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Designing for 3D printing is not always an easy task. While creativity has no limits when you’ve mastered the right 3D design software, optimizing 3D designs for 3D printing can be tricky for beginners.
That’s why we wanted to offer you a compilation of the best design tips for 3D printing given by those who know it well: 3D professional designers. How does their 3D design process look like? Which 3D printing software do they use? Which tips would they give to new 3D designers? Read on to discover their thoughts!
Kristoffer Rønn-Andersen, the jewelry designer behind Primal Crafts, explains that he starts new designs with a rough sketch drawn by hand or by jumping directly into his 3D modeling software – which is Rhinoceros for the most part. For some designs, the 3D file might take shape in SolidWorks or Blender as well.
Kristoffer thinks that the biggest challenge and most important step when designing for 3D printing is to optimize the 3D model for the printing material.
According to the designer, choosing the right wall thickness for 3D designs is essential: “To me it is crucial that these aspects are integrated into the early design of the pieces, otherwise they might not turn out well; either because the piece is not printable or because you have to make last-minute changes to the dimensions, which ruin the design.”
Each 3D printing material has different design needs that are important to keep in mind when you design. Not just when making them printable, but also to adapt the design to your ideas.
Jewelry designer Noah Händel explains it with the example of his ring: “With bronze, you can achieve everything from matte brown to shiny gold. That depends on how you design the highs and lows and how even the surface is. The vines of the ring are a great example. Even though the indentation between the vines is only around 0.8mm deep, it looks a lot deeper because it has a darker shade that you can’t polish. A rough surface always looks more detailed than a plain one.”
This young jewelry designer uses Cinema 4D for his designs and gives another simple but important tip for those looking to print unique pieces in different sizes or with small alterations: keep your files as easy to edit as possible.
“When I started out, I finished with one completely merged object which was easier to export, but difficult to make alterations on after completion, like changing the wall thickness, or the size of certain details.”
This technique will only allow you to change small details for each customer to make the object a little more unique. Furthermore, you will be able to increase the ring size without increasing the bounding box, which allows for cheaper prints.
The designers behind the jewelry brand Blueberries are a couple from the Czech Republic called Zbyněk Krulich and Markéta Richterová. They use Houdini by SideFX for their 3D designs because it has a node-based workflow where everything is built in a procedural way. Instead of moving vertices, the couple create small systems to manipulate data in 3D. For the final analysis and exportation they use Meshmixer.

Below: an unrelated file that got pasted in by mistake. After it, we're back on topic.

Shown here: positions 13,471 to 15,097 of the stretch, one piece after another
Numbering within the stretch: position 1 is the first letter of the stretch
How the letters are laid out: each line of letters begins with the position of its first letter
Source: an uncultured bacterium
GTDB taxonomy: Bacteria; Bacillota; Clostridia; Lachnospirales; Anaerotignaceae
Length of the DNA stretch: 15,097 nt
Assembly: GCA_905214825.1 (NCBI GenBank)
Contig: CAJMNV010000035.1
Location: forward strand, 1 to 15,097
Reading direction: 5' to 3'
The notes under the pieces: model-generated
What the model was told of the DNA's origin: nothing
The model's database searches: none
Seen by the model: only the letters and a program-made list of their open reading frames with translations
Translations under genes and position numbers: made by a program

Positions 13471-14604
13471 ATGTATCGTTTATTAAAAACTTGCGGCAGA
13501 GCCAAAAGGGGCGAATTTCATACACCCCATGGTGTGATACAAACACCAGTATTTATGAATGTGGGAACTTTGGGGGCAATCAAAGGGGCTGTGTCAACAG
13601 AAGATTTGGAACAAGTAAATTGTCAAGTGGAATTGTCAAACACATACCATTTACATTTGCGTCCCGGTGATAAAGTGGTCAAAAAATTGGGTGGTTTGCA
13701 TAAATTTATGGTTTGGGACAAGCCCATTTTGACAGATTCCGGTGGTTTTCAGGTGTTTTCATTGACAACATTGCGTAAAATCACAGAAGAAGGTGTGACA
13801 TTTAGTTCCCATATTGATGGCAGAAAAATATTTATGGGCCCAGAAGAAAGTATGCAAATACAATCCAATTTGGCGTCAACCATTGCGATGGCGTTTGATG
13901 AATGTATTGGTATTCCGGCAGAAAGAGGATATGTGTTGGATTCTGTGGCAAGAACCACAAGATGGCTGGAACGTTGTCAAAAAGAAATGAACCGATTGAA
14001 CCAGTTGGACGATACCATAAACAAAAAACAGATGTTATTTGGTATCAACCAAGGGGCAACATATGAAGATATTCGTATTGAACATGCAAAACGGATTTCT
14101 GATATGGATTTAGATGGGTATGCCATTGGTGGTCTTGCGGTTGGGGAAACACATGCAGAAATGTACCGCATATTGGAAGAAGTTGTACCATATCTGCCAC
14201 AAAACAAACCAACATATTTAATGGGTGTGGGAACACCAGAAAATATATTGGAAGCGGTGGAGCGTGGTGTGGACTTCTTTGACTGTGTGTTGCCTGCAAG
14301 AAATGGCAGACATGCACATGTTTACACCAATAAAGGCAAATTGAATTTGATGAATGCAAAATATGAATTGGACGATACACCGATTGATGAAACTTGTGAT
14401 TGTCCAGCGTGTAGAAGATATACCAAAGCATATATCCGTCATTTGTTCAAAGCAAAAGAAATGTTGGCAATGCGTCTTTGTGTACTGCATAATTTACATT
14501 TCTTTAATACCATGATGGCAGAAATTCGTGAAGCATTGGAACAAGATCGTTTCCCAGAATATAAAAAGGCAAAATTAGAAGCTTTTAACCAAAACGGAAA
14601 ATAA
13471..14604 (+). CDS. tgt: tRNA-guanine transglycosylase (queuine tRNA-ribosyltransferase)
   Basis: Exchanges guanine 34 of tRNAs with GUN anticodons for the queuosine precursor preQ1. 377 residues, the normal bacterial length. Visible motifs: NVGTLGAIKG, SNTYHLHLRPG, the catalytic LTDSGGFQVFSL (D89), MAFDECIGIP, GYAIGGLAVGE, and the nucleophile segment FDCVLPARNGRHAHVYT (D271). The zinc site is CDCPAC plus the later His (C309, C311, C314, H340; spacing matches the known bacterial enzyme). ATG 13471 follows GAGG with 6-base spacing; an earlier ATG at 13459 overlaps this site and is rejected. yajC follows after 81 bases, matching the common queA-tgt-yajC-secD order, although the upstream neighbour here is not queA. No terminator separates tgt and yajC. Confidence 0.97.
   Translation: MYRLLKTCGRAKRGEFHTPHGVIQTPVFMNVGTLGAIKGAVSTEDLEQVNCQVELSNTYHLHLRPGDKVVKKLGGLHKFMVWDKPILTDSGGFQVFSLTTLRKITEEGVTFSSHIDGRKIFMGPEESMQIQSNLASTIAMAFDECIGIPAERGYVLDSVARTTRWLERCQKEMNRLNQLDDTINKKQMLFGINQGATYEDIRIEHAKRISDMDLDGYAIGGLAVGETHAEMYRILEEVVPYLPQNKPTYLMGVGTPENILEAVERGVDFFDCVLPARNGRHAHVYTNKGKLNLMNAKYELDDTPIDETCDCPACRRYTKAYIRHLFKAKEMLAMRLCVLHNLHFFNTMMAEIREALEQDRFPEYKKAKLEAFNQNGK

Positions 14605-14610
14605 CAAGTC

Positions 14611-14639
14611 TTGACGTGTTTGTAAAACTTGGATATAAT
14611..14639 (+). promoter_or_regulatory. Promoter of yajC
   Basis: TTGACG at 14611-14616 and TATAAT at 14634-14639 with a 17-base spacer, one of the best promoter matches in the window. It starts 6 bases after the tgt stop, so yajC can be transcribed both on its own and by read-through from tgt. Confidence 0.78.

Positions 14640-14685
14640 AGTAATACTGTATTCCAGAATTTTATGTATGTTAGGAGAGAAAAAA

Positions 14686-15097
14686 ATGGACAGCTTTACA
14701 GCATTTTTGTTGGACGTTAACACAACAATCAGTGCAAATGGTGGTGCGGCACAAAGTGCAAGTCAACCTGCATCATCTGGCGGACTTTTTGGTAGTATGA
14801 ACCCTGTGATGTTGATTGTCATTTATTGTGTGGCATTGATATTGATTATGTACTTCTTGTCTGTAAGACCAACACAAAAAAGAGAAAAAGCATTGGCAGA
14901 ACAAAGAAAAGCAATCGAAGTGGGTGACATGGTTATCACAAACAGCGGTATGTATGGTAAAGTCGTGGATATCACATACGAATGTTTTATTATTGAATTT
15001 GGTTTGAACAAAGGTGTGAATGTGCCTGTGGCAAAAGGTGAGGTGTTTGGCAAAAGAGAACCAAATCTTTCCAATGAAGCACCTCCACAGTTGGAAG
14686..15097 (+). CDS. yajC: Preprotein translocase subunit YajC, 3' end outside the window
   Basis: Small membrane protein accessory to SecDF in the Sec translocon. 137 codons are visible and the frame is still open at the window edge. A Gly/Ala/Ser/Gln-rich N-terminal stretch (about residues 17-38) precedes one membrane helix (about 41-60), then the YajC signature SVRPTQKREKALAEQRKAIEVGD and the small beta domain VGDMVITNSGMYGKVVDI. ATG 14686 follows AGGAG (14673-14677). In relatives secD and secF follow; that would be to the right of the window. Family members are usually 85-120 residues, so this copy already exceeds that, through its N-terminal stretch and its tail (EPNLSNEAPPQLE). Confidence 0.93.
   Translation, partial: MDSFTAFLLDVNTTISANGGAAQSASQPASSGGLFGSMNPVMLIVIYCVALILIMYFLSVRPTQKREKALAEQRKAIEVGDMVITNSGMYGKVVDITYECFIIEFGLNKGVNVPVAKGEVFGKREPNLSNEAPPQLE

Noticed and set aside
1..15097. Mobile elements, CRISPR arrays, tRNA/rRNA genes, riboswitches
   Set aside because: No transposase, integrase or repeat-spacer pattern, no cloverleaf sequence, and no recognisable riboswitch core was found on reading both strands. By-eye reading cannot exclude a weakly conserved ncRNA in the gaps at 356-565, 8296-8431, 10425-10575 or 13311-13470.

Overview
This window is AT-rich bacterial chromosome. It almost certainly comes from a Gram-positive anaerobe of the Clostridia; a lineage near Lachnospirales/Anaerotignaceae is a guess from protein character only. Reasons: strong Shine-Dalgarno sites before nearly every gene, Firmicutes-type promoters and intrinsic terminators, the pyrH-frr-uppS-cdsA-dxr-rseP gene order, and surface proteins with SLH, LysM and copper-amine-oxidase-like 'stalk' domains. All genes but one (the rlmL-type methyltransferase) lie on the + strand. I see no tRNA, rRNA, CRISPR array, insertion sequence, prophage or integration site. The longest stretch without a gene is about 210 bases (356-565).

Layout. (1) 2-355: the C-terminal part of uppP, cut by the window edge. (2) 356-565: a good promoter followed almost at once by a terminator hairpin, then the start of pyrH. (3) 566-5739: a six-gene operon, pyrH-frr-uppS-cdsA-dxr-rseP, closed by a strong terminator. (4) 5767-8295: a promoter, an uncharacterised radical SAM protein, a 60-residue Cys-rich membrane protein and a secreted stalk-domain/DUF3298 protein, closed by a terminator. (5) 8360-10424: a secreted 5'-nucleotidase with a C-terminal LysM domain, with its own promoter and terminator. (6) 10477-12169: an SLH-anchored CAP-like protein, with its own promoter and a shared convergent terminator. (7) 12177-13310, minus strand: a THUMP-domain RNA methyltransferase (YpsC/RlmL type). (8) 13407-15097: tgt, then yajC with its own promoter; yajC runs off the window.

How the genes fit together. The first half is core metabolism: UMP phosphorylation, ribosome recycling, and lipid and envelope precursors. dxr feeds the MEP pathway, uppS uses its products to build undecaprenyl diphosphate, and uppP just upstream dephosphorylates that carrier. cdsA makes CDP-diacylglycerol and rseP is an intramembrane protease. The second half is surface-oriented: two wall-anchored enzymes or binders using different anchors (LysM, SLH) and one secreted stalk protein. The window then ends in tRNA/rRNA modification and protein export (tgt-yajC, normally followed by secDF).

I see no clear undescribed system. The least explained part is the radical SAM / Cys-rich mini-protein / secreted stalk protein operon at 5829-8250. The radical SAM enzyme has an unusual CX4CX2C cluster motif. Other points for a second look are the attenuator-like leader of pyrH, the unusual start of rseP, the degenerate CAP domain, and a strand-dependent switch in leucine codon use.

The tip Zbynek and Markéta would give to their fellow designers is to get a better understanding of the 3D printing technologies and how to design for 3D printing with them. For Blueberries, this is crucial because they always work on the edge of what is possible to make with 3D printing.
Their design process starts with a concept and with that in mind, they create the first designs with a 3D software program. Afterwards, they perform several iterations for the prototyping phase. Once they have a finalized prototype, Zbynek and Markéta make some last iterations for the final design, in order to get the perfect final results.
The product designers for the coffee product brand Fellow have a very open approach to design for 3D printing. They use different 3D design tools when they are working back and forth between industrial designers and engineers, and they see this as a learning process: “We learn something new in the design process of every product, so no two 3D printing and modeling program recipes have ever stayed the same product to product.”
Fellow encourages prototyping because it makes it possible to see products to scale, hold them and feel their diameter and height. “To see how our product takes up space in kitchens is incredibly helpful to figure out if we are on the right track for form and function.” Prototyping allows them to create iterations of the same product with 3D printing during the design and engineering process.
As you can see, there is not one single approach to design for 3D printing. Knowing the material and technologies that you will be printing with is key for getting the perfect outcome. Obtaining a flawless 3D print might not happen on your first attempt, but following these tips will help to make it easier.
Another important step to consider when you start your designs is choosing the perfect 3D design software for 3D printing.
Once your 3D files are finalized and ready to 3D print, upload them to our 3D printing platform to get an instant price quote. Our 3D printing platform is also a good place to discover all the printing options that we offer, as well as the finishes and colors available for each material.
Are you a 3D designer yourself? Leave your tips for 3D printing beginners in the comments and share your creations with us on the i.materialise Forum or on social media with the hashtag #imaterialise.
Featured image: Mjolnir Key Chain by Little Things | 3D Printed in Polished Natural Steel